Former New Zealand cricketer Ross Taylor has spoken out about how racism has affected him and other New Zealand cricket players.
Taylor wrote in his new autobiography Ross Taylor Black & White that the sport was “a pretty white sport” in New Zealand. He also stated that he had encountered racism inside dressing rooms, which was probably perceived by those involved as “banter.” This was following his retirement from international cricket earlier this year. He is of Samoan descent on his mother’s side.
“Cricket in New Zealand is a pretty white sport. For much of my career I’ve been an anomaly, a brown face in a vanilla line-up,” Taylor wrote in an extract published by the New Zealand Herald.
“That has its challenges, many of which aren’t readily apparent to your team-mates or the cricketing public. Given that the Polynesian community is dramatically under-represented in the game, it’s probably no surprise that people sometimes assume I’m Maori or Indian.
“In many ways, dressing-room banter is the barometer. A team-mate used to tell me, ‘You’re half a good guy, Ross, but which half is good? You don’t know what I’m referring to.’ I was pretty sure I did. Other players also had to put up with comments that dwelt on their ethnicity.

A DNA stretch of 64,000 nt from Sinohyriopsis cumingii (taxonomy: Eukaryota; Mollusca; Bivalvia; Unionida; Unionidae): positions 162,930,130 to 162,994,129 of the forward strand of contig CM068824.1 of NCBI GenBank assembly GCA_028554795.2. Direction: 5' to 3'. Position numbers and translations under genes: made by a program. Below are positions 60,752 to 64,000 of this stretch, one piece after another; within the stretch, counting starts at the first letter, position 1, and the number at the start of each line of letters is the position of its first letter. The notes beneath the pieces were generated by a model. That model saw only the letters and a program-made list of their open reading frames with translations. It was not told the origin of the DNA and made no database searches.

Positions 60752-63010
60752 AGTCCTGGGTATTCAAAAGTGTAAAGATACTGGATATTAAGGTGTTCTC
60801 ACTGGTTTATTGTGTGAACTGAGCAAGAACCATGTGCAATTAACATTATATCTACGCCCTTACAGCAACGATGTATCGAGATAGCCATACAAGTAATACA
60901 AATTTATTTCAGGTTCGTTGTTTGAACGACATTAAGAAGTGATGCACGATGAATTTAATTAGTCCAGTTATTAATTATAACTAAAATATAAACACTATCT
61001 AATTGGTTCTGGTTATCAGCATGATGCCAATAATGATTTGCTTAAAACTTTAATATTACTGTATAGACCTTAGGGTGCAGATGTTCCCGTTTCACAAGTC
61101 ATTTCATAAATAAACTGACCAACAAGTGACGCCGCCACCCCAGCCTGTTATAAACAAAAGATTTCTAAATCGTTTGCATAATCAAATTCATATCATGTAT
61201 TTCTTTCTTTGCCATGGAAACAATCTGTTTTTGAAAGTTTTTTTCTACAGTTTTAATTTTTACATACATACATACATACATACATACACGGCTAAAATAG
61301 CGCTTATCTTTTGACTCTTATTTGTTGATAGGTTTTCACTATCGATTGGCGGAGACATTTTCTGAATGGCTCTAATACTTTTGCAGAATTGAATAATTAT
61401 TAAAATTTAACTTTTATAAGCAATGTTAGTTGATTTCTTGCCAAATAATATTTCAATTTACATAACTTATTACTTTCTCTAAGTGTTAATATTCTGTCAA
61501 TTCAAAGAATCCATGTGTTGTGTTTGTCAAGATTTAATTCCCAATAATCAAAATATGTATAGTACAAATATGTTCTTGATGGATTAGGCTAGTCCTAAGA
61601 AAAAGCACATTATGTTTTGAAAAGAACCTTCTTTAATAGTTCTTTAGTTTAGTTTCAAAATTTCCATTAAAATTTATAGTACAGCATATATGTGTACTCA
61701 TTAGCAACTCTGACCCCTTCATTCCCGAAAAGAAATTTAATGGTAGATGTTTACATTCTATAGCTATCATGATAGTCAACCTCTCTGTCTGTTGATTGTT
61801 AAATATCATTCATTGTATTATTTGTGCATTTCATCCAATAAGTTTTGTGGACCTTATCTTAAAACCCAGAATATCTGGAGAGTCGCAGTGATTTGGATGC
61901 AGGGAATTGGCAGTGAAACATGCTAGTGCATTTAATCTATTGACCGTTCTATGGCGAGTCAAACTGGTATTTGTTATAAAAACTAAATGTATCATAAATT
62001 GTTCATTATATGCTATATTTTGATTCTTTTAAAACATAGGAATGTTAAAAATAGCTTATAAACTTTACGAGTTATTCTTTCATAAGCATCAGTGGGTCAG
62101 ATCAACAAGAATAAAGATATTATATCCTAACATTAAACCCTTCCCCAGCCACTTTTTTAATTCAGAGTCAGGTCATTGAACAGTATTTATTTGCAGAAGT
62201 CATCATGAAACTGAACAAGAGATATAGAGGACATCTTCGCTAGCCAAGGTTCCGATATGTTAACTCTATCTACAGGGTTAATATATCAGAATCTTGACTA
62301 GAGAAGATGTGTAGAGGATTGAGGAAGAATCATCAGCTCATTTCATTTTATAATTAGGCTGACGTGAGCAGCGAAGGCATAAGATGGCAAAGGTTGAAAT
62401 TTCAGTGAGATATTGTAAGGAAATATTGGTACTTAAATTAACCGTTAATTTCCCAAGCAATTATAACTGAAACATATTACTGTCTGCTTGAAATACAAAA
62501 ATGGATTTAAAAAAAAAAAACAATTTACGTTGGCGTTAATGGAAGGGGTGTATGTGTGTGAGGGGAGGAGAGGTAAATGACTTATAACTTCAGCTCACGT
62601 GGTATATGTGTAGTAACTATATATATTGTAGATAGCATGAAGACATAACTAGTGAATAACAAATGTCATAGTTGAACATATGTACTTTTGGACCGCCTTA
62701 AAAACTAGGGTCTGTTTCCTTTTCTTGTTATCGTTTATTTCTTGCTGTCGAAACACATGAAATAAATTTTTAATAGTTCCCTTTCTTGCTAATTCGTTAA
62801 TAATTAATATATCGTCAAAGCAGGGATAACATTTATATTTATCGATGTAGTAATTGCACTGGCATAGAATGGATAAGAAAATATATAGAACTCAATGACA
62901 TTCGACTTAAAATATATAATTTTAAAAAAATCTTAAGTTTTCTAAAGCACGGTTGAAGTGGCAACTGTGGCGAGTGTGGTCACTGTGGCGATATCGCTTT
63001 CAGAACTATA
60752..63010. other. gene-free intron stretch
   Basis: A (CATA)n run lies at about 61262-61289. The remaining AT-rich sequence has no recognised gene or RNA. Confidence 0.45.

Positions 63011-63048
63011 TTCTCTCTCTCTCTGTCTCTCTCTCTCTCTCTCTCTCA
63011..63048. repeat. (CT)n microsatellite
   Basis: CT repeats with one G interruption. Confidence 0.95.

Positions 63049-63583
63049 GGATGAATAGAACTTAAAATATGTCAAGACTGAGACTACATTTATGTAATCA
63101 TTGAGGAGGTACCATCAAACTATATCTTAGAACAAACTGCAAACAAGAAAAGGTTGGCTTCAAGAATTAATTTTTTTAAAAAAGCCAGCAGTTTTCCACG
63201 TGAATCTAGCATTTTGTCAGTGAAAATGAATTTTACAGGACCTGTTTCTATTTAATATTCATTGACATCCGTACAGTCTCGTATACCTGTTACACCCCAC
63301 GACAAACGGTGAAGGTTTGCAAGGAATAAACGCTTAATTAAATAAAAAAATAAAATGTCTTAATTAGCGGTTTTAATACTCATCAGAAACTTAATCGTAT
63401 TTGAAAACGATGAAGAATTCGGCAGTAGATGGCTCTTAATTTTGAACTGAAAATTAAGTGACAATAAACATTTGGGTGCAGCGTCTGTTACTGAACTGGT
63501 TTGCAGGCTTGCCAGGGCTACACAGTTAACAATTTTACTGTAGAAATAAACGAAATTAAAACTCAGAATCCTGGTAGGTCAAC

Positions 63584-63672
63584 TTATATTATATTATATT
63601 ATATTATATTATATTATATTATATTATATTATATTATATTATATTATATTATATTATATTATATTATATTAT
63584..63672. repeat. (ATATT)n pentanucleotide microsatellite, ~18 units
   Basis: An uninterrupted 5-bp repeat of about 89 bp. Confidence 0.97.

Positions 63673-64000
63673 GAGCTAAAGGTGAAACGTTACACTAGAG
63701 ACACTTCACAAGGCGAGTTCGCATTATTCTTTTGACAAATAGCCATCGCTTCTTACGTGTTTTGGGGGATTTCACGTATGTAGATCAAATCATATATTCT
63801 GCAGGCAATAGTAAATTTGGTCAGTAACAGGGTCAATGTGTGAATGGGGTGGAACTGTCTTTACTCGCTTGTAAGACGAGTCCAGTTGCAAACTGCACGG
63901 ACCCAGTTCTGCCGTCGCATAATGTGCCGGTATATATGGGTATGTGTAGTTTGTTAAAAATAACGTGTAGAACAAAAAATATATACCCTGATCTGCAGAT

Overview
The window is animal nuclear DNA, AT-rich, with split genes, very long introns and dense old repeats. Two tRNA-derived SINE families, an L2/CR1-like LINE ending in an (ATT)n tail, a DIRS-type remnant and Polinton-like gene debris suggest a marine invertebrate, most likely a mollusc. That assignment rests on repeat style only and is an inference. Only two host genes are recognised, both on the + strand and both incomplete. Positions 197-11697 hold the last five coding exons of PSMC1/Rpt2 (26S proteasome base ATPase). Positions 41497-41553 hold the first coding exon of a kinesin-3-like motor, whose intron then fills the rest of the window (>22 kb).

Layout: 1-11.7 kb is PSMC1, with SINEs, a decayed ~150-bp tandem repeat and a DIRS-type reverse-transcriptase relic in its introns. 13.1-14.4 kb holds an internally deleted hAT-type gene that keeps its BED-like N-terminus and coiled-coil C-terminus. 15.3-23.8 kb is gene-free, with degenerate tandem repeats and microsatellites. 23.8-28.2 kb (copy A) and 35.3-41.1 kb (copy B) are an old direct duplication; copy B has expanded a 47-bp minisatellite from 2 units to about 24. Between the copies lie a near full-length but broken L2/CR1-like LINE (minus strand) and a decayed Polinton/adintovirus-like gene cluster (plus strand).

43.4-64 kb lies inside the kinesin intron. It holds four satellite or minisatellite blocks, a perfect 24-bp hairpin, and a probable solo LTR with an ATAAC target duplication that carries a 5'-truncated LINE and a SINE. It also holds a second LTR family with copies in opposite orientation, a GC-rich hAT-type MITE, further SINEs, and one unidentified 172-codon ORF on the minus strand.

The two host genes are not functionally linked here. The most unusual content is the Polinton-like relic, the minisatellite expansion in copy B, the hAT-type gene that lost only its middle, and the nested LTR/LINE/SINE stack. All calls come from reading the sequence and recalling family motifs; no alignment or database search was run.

“You wonder if you should pull them up but worry that you’ll create a bigger problem or be accused of playing the race card by inflating harmless banter into racism. It’s easier to develop a thick skin and let it slide, but is that the right thing to do?”
Taylor has discussed racially “insensitive” experiences he had while working with the New Zealand squad in other writings.
An NZC spokesperson told the New Zealand Herald: “NZC deplores racism, is a staunch supporter of the NZ Human Rights Commission’s ‘Give Nothing to Racism’ campaign, and is deeply disappointed Ross has been exposed to this type of behaviour. We’ll definitely reach out to Ross to discuss the matter.”